There are many attractions in the area south of Calès. Unfortunately, we only had one full day to sightsee, so we headed straight for the spectacular town of Rocamadour. This ancient pilgrimage site and village clings to a sheer vertical cliff below 14th-century ramparts. We had lunch at the top of the plateau that overlooked the valley with a storybook view that I will never forget. From there we took the backroads to the hillside village of Saint-Cirq-Lapopie. Due to the number of tourists, parking is a short drive away, but the walk from there offers views over the valley and the River Lot. The town is full of narrow pedestrian walkways and many of the old houses are now occupied by various artists’ shops.
We set off early the next morning. We were sad to leave the tranquility of Moulin de Latreille, but we had a long day of driving through the Dordogne to reach the Atlantic coast and La Rochelle.
I booked a room on the fly in La Rochelle as we stopped for lunch in Bergerac. The guidebook described the hotel as “charming, with individually decorated rooms from the art deco period” and a “good value for the location.”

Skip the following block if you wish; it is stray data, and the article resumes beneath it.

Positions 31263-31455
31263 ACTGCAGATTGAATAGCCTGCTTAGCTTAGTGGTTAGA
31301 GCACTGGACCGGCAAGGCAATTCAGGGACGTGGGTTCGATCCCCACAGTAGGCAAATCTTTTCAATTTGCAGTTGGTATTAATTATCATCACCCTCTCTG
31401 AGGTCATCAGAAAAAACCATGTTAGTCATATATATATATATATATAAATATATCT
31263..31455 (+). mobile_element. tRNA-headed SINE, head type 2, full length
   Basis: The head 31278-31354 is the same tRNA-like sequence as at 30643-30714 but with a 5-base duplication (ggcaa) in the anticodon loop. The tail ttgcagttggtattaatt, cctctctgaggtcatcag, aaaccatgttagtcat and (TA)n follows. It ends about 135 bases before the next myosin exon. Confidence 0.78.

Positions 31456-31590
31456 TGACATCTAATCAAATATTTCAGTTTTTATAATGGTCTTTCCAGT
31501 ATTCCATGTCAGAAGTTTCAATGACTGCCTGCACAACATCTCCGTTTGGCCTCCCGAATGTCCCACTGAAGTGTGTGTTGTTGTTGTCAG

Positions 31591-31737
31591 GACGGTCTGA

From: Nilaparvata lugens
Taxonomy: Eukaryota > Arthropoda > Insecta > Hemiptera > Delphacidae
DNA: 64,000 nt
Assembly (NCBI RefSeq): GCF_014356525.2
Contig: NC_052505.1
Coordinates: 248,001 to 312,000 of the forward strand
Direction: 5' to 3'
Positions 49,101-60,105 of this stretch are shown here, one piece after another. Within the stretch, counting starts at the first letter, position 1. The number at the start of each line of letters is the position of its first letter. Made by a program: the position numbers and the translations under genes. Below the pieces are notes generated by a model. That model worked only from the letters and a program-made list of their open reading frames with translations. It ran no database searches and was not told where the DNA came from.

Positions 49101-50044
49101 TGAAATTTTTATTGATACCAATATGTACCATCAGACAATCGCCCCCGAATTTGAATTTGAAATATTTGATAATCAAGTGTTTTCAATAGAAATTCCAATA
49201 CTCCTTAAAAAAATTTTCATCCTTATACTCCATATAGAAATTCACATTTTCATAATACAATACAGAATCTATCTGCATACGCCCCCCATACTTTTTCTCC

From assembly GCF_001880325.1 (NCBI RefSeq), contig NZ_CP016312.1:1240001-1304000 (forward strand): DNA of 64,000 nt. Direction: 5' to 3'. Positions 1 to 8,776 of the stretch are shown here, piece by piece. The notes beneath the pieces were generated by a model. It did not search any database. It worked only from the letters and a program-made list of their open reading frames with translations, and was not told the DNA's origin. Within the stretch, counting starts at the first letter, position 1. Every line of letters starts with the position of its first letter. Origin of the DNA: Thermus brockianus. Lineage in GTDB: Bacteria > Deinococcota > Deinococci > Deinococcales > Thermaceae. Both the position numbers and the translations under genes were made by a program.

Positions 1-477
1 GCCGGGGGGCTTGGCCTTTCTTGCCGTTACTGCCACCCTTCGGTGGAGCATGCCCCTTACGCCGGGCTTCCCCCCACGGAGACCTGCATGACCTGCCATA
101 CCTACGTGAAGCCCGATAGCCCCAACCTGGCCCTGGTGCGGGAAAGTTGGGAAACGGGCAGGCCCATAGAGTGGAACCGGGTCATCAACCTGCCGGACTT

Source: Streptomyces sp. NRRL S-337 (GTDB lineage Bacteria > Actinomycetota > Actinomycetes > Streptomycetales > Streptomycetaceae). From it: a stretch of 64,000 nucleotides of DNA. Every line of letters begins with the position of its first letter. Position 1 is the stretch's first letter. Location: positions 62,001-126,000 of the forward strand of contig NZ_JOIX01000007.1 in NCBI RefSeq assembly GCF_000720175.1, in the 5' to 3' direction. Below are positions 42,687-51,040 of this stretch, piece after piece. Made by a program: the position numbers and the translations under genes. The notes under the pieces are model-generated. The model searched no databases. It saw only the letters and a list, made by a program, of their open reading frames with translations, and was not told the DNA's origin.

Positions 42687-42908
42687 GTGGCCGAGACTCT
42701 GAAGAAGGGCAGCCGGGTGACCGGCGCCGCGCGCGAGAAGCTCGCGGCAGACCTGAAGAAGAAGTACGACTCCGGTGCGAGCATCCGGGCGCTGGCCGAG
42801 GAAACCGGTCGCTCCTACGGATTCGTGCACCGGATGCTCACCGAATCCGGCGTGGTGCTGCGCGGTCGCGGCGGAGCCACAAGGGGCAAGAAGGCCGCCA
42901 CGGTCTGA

By the time we reached La Rochelle after driving for six hours we were ready for anything. As we pulled into the shaded, gravel courtyard of the hotel, I thought, “not bad for booking on the fly.” But the hotel was like something out of David Lynch’s Twin Peaks. There was no log lady, but there was a cat lady and not too many people beyond that. In fact, aside from the owner and the cat lady, it felt like we were the only other people staying in this large, run-down place. But the guidebook was right, the location was perfect. Once again, we found ourselves in the heart of the city center, and right next to the waterfront. We spent the next day exploring this old port city with its beautiful limestone facades and medieval- and Renaissance-style buildings.
Images right, clockwise from top left: The town of Rocamadour; La Rochelle; Saint-Cirq-Lapopie; remains of the Reims-Gueux race circuit; Gros Horloge, a 14th-century astronomical clock; Moulin de Latreille.